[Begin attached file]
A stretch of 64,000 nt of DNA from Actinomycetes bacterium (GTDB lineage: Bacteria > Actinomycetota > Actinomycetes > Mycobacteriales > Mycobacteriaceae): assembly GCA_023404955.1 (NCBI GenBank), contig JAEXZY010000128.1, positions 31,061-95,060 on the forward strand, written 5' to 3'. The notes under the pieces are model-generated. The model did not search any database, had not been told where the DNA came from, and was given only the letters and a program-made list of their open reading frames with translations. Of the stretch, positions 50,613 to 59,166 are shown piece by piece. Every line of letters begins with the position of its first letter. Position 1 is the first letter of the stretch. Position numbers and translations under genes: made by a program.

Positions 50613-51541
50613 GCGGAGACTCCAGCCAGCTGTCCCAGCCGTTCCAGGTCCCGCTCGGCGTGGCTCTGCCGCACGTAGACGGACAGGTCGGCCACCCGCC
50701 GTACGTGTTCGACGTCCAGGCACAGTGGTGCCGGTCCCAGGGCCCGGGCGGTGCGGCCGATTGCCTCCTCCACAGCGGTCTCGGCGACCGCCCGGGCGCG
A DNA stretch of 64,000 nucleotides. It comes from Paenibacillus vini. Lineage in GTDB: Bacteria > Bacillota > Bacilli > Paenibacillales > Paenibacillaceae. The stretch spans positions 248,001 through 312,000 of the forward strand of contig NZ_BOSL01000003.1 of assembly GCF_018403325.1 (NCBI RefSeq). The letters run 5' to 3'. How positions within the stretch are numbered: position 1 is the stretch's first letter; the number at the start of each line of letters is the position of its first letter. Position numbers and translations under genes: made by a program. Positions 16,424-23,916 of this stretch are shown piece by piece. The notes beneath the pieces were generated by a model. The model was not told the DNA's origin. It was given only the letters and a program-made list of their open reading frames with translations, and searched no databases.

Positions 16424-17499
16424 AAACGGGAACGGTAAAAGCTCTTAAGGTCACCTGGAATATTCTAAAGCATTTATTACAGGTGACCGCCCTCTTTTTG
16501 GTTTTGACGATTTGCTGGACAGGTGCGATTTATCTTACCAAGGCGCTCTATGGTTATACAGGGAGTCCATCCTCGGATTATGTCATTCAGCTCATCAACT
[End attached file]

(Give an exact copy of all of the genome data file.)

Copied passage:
A stretch of 64,000 nt of DNA from Actinomycetes bacterium (GTDB lineage: Bacteria > Actinomycetota > Actinomycetes > Mycobacteriales > Mycobacteriaceae): assembly GCA_023404955.1 (NCBI GenBank), contig JAEXZY010000128.1, positions 31,061-95,060 on the forward strand, written 5' to 3'. The notes under the pieces are model-generated. The model did not search any database, had not been told where the DNA came from, and was given only the letters and a program-made list of their open reading frames with translations. Of the stretch, positions 50,613 to 59,166 are shown piece by piece. Every line of letters begins with the position of its first letter. Position 1 is the first letter of the stretch. Position numbers and translations under genes: made by a program.

Positions 50613-51541
50613 GCGGAGACTCCAGCCAGCTGTCCCAGCCGTTCCAGGTCCCGCTCGGCGTGGCTCTGCCGCACGTAGACGGACAGGTCGGCCACCCGCC
50701 GTACGTGTTCGACGTCCAGGCACAGTGGTGCCGGTCCCAGGGCCCGGGCGGTGCGGCCGATTGCCTCCTCCACAGCGGTCTCGGCGACCGCCCGGGCGCG
A DNA stretch of 64,000 nucleotides. It comes from Paenibacillus vini. Lineage in GTDB: Bacteria > Bacillota > Bacilli > Paenibacillales > Paenibacillaceae. The stretch spans positions 248,001 through 312,000 of the forward strand of contig NZ_BOSL01000003.1 of assembly GCF_018403325.1 (NCBI RefSeq). The letters run 5' to 3'. How positions within the stretch are numbered: position 1 is the stretch's first letter; the number at the start of each line of letters is the position of its first letter. Position numbers and translations under genes: made by a program. Positions 16,424-23,916 of this stretch are shown piece by piece. The notes beneath the pieces were generated by a model. The model was not told the DNA's origin. It was given only the letters and a program-made list of their open reading frames with translations, and searched no databases.

Positions 16424-17499
16424 AAACGGGAACGGTAAAAGCTCTTAAGGTCACCTGGAATATTCTAAAGCATTTATTACAGGTGACCGCCCTCTTTTTG
16501 GTTTTGACGATTTGCTGGACAGGTGCGATTTATCTTACCAAGGCGCTCTATGGTTATACAGGGAGTCCATCCTCGGATTATGTCATTCAGCTCATCAACT